Medals were present on the sweeper vehicles, but if they didn't get one on the bus, it may have been difficult to get one. Again, Disney is/was trying to accommodate the masses that don't finish and make the pain of getting picked up easier to take. They didn't and don't have to give any non-finisher any medal, but they thought it would be nice for many to get something. You try to please people and some get offended or hurt. You can only do so much.

Finally, and to repeat, anyone can be picked up at any time if they don't maintain the pace. You say it was “unplanned location.” If they were behind pace, they can be picked up at any point. There may have been some locations that were/are more critical than others, but that doesn't mean that you can't be picked up at any point along the course. The way it was handled after everyone was gathered together was definitely non-Disney-like and I am sure changes will be made. If any of those people writes or e–mail the event, I am sure they will get a response that will help them in this matter. They can go to and the e–mail address should be

Thanks for your concern about the marathon and the running business in general. I have not run for a number of years due to leg injuries, but have been involved in many of these events for almost 15 years and see the dedication that many staff and volunteers put into them.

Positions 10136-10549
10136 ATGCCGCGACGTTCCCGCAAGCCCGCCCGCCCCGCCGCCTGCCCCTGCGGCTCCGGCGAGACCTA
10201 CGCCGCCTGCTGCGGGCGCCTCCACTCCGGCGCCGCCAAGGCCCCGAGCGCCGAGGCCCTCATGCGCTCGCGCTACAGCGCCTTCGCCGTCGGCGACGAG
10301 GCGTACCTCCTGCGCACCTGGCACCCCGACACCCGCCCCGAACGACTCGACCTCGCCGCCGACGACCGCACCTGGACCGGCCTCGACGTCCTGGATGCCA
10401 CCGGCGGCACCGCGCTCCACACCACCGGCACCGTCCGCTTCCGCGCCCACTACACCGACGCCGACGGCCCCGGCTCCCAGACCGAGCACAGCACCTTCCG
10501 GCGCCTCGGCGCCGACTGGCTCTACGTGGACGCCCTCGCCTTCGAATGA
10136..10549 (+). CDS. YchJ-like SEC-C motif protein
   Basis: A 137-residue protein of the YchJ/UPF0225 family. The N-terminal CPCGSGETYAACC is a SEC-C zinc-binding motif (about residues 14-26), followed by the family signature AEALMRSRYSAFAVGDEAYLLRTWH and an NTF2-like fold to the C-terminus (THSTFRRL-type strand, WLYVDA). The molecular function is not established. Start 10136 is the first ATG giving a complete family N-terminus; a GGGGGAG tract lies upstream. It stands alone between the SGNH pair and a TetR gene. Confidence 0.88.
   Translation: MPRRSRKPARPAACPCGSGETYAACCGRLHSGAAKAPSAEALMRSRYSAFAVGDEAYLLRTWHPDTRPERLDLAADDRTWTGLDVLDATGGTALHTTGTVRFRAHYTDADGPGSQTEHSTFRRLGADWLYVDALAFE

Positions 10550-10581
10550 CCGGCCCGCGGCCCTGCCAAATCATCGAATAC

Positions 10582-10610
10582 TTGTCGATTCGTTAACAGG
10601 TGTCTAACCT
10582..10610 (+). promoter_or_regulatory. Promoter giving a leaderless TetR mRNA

Hi Louis – Thanks for your clarification on the starting time issue.

Regarding what you said about any part of the marathon weekend not being up to Disney's standards getting fixed next year, I hope so. My personal opinion though, is that while I hope the organizers have a chance to do a “lessons learned” post-mortem for the event, that someone there takes the time to apologize to those participants who wrote to Disney.

There are many people who have written to Disney because of the way they were treated outside of the Magic Kingdom, and from what I am told, at this point they would like an apology for the way they were treated. So far nobody has received an acknowledgement from Disney, and even if the event is completely snag-free next year, it may end up being too late for those folks who have vowed not to return unless Disney at least acknowledges what happened outside the Magic Kingdom.

By the way, do you work for Disney, or were you a volunteer tasked to time the starting line? I ask because you speak with authority and I'm wondering if you are a Disney Wide World of Sports CM. If you prefer not to be identified I can respect that, but if you can talk to me about what is going on within the marathon office I have a number of questions.